Algeria refuses to submit to French autocracy any longer. The National upsurge there has got the 'blessing' of freedom-loving people all over the world. Deeds of valour and self-sacrifice are the order of the day in Algeria. The struggle for freedom has already taken a very heavy toll.
General De Gaulle, before assuming power, was thundering forth that the rulers at France were blundering. He was at pains to explain that the policy of suppression would not solve the problem. But having seized power, what is the solution he offers?
General De Gaulle, is not prepared to concede 'freedom' - the birth-right —for the Algerians. On the other hand he says with definiteness and furious determination that France would not walk out of Algeria. He thunders forth that Algeria is a part of France!
But that was exactly what the others in France were saying, one would like to point out. True! But General De Gaulle says, that he is going to transform Algeria into Frencheria! He would treat Algerians as equals, as Frenchmen—they would be granted equal rights, citizenship, their voice would be respected just as that of any French voice!
Instead of granting self government to Algeria, General De Gaulle wants to reshape it as Frencheria!
This could but aggravate the situation. It is not for getting equal rights, or a new name and status that the Algerians are waging a relentless struggle.
Algeria is a separate country, peopled by an entirely different Nation. They refuse to remain as the subjects of France. They demand freedom and Independence. But General De Gaulle offers them a decorative title—Frencheria.
Perhaps, the General feels that there is nothing illogical in this. Dualism has become a mode of thought and action with the French. Hence it is, that General De Gaulle, speaks about the legitimate aspirations of the Algerians and at the same time says that France is not going to abdicate its obligations.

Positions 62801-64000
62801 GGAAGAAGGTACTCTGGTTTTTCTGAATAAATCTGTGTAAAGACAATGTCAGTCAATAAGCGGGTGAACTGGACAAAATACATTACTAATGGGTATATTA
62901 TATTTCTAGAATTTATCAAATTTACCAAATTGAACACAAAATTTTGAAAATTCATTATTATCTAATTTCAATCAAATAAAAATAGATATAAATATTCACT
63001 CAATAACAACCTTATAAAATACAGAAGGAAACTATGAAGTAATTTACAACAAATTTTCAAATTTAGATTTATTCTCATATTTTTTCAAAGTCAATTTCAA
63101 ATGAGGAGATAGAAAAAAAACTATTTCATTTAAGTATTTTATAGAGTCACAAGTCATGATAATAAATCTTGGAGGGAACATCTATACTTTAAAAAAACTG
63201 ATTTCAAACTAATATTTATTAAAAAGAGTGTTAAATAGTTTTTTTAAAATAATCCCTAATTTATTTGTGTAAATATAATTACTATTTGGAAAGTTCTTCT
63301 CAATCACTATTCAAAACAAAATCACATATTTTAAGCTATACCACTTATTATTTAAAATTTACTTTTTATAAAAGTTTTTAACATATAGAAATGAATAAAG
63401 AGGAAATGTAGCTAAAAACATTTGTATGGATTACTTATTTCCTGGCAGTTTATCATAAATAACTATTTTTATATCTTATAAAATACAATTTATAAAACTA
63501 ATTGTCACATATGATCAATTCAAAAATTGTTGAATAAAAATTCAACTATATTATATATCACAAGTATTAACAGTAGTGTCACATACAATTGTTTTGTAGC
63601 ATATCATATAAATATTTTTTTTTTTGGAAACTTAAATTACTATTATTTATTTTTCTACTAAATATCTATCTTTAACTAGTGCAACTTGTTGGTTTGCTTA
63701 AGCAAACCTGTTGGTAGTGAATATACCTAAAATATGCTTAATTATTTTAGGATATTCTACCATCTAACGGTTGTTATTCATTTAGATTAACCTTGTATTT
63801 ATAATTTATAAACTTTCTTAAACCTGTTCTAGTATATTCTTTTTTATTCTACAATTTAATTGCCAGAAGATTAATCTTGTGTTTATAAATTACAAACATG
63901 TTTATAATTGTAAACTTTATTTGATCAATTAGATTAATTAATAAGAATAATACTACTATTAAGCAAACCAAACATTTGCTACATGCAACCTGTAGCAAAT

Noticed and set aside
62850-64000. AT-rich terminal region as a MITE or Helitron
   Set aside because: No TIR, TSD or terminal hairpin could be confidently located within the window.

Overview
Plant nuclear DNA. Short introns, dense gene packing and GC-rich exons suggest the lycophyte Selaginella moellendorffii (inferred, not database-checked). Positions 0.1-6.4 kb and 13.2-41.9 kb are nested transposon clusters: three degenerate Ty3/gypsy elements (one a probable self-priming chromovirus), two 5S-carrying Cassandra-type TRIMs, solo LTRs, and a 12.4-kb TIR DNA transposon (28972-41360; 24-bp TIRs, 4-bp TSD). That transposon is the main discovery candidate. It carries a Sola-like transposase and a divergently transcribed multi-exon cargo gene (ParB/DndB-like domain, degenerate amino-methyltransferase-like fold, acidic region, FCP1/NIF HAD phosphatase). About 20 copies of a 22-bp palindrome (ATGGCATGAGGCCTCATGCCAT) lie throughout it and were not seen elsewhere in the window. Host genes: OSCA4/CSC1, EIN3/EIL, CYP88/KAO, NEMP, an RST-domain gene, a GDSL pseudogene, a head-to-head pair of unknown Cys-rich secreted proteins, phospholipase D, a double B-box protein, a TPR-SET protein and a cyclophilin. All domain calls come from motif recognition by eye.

Neither in Algeria nor in France, has this policy been received with much enthusiasm. Even those who speak with warmth about the bold and swift action of the General, fail to find enthusiastic hope in the scheme adumbrated by him. At the best, it is a bait which Algerian Nationalists would not face; at the worst it is a sort of quibbling. There are already many in France who ask with amazement, what benefit they got from a change. The problems remain as acute and as inflammable as ever—and they have but added one more problem, the emergence of an extra-parliamentary person at the helm of affairs. General De Gaulle has been granted extra-ordinary powers for a period of of six months. But what power could possibly intervene to prevent the General demanding more powers for an indefinite period? When all the political parties were forced by circumstance to yield to the pressure tactic of General De Gaulle, what kind of check could there be in future if the General begins to assume dictatorial garb? Already the tone is that of a dictator—he but allows the Parliament to hear him speak. What could the deputies do if one fine day General Gaulle says into them.
"You have sat too long here for any good you have done. Depart, I say and let us have done with you. In the name of God, go!"
Did not Cromwell thunder forth in this strain, before the Long Parliament? What answer could the French Parliament present, if and when General De Gaulle passes his scathing order,
"Depart, I say!"
(22-06-1958) , Homeland